Help Save the Blenkinsop Valley, Saanich’s agricultural heartland! Please share this video and sign the petition below, lending your voice to the growing movement calling on Saanich Mayor and Council to uphold promises made in the last election, by enforcing and strengthening municipal bylaws to protect the agricultural potential of the Blenkinsop Valley in perpetuity and curb non-farm uses of land!by
Stop the industrialization of the Blenkinsop Valley!
Demand that Saanich municipality enforce its own bylaws
The Blenkinsop Valley, a jewel in the heart of Saanich, is in real danger. The area from Mackenzie Avenue to Miramar Drive, centred on Blenkinsop Road, is officially protected primarily for agriculture. These rich farmlands were first preserved from urban development in 1973, when BC’s Agricultural Land Reserve was created.
In 1977, the District of Saanich – recognizing that the valley has “irreplaceable value to the future well being and self sufficiency of the Capital Region” – took a further step and made it an area primarily for agriculture.
But this precious valley is threatened. A number of sites have become little more than parking lots for trucks and other heavy vehicles. By compacting the soil and dropping oil and other pollutants, they’re increasingly making it impossible ever to farm the land.
Another problem is that heavy trucks exceeding the legal weight limit on Blenkinsop Road are turning it into a commercial thoroughfare.
When it adopted the Blenkinsop Local Area Plan in 2008 and made the valley part of the Saanich Official Community Plan, Saanich Council wrote of the “unique character of the valley,” and called for everyone “to behave in a manner that shows respect for farm activities, livestock and the wild plants and animals that share the valley’s fields, trails and roadways.”
Nice words. But Saanich Council isn’t walking the talk. It’s failing to monitor and halt the misuse of Blenkinsop Valley, practices that violate the district’s own standards.
We need action to prevent the Blenkinsop Valley from becoming a parking lot.
Can you help? Tell Saanich Council to properly monitor actual land use in the valley, stop the numerous violations of business licences, put a halt to the illegal heavy truck traffic and keep Blenkinsop Valley for agriculture and rural uses.
Saanich Mayor Richard Atwell states that one of his “four guiding principles” is to “protect agriculture and the environment.” Please contact him to urge him to act on his principles. His office phone number is 250-475-1775 ext. 5510, and his email address is email@example.com.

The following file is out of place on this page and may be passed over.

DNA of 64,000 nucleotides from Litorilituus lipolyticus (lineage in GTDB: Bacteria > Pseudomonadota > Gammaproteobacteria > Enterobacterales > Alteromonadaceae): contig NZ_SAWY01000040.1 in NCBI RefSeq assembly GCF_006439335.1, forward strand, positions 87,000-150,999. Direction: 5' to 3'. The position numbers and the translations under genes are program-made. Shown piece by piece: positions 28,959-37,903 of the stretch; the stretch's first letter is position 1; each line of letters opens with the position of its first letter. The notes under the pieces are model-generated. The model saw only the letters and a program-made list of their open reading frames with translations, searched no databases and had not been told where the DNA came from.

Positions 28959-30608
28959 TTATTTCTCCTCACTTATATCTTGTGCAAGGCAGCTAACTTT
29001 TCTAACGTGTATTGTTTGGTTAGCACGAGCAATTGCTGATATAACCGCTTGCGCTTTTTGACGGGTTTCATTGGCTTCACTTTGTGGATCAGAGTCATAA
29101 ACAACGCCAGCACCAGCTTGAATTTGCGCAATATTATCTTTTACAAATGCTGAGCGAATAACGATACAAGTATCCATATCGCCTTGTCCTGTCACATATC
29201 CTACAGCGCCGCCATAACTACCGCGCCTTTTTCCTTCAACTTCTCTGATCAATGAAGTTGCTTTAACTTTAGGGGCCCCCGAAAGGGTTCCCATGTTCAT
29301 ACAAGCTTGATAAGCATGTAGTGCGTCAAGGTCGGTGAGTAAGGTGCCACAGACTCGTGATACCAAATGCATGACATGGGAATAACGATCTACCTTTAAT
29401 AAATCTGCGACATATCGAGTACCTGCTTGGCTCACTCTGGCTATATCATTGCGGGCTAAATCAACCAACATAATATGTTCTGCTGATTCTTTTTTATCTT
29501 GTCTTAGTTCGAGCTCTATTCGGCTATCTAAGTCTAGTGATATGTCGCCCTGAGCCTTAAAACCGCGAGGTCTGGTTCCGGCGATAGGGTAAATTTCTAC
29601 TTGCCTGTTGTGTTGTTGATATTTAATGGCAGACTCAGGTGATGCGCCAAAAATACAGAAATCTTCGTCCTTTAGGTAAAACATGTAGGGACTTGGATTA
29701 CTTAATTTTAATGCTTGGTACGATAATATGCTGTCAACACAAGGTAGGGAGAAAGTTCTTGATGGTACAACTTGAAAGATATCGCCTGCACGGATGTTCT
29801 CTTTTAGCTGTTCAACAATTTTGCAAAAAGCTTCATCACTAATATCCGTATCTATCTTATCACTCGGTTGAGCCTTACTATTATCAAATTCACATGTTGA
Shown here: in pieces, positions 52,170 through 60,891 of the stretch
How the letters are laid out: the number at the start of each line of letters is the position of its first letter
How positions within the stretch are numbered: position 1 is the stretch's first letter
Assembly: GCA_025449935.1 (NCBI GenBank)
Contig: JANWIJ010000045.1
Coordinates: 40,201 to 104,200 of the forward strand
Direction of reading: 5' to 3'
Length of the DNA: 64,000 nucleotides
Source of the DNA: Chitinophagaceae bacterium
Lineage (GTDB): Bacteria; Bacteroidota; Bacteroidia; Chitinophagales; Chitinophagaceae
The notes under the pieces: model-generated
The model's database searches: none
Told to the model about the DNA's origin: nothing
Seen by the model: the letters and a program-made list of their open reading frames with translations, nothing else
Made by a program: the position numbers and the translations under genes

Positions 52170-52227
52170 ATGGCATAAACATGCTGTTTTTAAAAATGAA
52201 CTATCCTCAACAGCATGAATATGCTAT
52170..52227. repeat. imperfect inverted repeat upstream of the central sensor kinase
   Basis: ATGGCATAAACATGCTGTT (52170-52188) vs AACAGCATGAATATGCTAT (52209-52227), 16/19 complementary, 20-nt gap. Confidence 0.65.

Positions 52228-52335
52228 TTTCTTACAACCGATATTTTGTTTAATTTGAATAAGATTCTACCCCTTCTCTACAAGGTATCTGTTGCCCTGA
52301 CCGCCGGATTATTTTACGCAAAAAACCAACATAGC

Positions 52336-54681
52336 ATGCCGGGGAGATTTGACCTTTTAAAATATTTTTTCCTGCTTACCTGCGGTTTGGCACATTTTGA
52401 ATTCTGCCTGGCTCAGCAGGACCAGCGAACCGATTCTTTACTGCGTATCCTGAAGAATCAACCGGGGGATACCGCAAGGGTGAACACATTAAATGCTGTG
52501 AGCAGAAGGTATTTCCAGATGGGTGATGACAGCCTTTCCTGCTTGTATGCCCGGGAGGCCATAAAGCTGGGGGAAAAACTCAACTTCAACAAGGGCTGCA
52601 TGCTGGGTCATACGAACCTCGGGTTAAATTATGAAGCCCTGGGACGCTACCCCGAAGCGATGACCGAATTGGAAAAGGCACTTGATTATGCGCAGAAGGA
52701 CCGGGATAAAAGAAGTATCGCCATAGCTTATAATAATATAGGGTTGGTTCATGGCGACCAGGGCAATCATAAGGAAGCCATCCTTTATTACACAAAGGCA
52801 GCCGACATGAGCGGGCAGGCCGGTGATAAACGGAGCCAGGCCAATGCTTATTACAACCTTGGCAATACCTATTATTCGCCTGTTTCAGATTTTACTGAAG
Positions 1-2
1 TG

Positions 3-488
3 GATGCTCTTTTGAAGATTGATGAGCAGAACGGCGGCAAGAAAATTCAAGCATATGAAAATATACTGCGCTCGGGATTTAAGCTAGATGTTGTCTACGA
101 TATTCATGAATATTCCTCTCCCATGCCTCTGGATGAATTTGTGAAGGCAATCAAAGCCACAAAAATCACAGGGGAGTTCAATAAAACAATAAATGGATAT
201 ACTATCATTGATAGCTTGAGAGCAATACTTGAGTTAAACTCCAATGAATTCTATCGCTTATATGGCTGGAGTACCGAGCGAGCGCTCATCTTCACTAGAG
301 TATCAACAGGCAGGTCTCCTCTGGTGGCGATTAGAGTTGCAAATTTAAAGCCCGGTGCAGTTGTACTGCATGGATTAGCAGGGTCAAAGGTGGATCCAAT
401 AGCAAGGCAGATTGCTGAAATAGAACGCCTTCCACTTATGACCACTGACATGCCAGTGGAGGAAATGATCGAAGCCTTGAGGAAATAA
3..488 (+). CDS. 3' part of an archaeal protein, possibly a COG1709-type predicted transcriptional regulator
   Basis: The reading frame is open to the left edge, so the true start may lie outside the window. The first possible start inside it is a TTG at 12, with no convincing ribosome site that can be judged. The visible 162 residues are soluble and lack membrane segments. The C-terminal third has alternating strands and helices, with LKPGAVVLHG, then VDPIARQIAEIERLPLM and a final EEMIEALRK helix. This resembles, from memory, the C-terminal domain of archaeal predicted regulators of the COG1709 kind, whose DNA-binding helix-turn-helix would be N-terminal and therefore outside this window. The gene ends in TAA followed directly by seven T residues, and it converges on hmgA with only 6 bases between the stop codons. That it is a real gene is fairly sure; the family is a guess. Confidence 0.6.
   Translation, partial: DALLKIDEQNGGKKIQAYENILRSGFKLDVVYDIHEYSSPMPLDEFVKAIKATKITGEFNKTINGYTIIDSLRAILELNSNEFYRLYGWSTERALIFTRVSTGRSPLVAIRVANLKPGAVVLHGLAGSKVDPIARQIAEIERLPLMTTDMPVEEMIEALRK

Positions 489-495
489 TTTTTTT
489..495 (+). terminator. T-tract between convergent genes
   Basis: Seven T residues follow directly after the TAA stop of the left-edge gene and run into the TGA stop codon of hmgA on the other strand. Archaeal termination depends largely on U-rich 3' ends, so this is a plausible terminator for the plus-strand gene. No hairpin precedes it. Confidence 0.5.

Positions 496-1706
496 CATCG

Other members of the Saanich Council can be contacted at firstname.lastname@example.org.
And sign the Farmland Protection Coalition’s petition at www.victoriavoice.ca/save_the_blenkinsop_valley.
SPONSORED BY THE FARMLAND PROTECTION COALITION
We, the undersigned, call on the District of Saanich Mayor, Council and Administration to enforce existing municipal bylaws and reverse the creeping industrialization of Saanich’s agricultural heartland – the Blenkinsop Valley – by:
(1) imposing fines against property owners for non-permitted uses of farmland – such as the storage of commercial vehicles; and
(2) enforcing regulations relating to commercial transport vehicles on Blenkinsop Road; and
(3) restricting the removal of soils and other activities that are inconsistent with safeguarding the agricultural productivity of the Blenkinsop Valley in perpetuity.
Please mail or drop off petitions at Madrona Farm c/o Nathalie Chambers, 4317 Blenkinsop Road, Victoria, BC V8X 2C3
Fact Sheet on Saanich’s Blenkinsop Valley:
“A Rural Space in an Urban Place”
WHAT IS THE BLENKINSOP VALLEY?
- The Blenkinsop Valley is located in the District of Saanich, Greater Victoria, in the traditional territory of the WSANEC and Lekwammen Nations.
- This is a culturally significant area with abundant wildlife, high terrestrial bird diversity and some of the best and most fertile farmland in Canada.
- Much of the Blenkinsop Valley is located within the Agricultural Land Reserve, provincial legislation to preserve the landbase for the purpose of food production and restrict other uses.
- Provincial legislated protection is supplemented by District of Saanich municipal zoning bylaws, planning policy and motor-vehicle regulations (see details below), which recognize “rural and agricultural uses” in the Blenkinsop Valley.
WHAT IS GOING ON NOW?
- Saanich Council is failing to monitor, fine and address the industrialization and non-permitted uses in the A-1 zone, which is responsible for the degradation, compaction, and pollution of soils and water ways. Some residents are also paying farm tax rates on lands with non-permitted uses.